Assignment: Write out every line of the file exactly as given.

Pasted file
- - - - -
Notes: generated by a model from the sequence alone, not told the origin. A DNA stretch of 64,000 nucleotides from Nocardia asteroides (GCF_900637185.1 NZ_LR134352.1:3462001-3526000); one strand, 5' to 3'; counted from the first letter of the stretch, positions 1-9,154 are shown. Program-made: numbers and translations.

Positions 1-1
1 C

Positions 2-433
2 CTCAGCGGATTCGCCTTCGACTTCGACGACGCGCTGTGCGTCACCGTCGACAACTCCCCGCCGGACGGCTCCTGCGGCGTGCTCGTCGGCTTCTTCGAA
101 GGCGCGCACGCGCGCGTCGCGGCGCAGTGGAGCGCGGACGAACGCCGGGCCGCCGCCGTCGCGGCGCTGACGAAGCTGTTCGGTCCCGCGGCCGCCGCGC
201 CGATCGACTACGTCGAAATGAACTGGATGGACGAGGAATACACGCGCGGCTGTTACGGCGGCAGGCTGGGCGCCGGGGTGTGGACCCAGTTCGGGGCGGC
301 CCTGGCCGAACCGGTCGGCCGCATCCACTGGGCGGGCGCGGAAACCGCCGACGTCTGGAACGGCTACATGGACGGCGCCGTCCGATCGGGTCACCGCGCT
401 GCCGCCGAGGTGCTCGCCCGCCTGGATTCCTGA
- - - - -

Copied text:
Notes: generated by a model from the sequence alone, not told the origin. A DNA stretch of 64,000 nucleotides from Nocardia asteroides (GCF_900637185.1 NZ_LR134352.1:3462001-3526000); one strand, 5' to 3'; counted from the first letter of the stretch, positions 1-9,154 are shown. Program-made: numbers and translations.

Positions 1-1
1 C

Positions 2-433
2 CTCAGCGGATTCGCCTTCGACTTCGACGACGCGCTGTGCGTCACCGTCGACAACTCCCCGCCGGACGGCTCCTGCGGCGTGCTCGTCGGCTTCTTCGAA
101 GGCGCGCACGCGCGCGTCGCGGCGCAGTGGAGCGCGGACGAACGCCGGGCCGCCGCCGTCGCGGCGCTGACGAAGCTGTTCGGTCCCGCGGCCGCCGCGC
201 CGATCGACTACGTCGAAATGAACTGGATGGACGAGGAATACACGCGCGGCTGTTACGGCGGCAGGCTGGGCGCCGGGGTGTGGACCCAGTTCGGGGCGGC
301 CCTGGCCGAACCGGTCGGCCGCATCCACTGGGCGGGCGCGGAAACCGCCGACGTCTGGAACGGCTACATGGACGGCGCCGTCCGATCGGGTCACCGCGCT
401 GCCGCCGAGGTGCTCGCCCGCCTGGATTCCTGA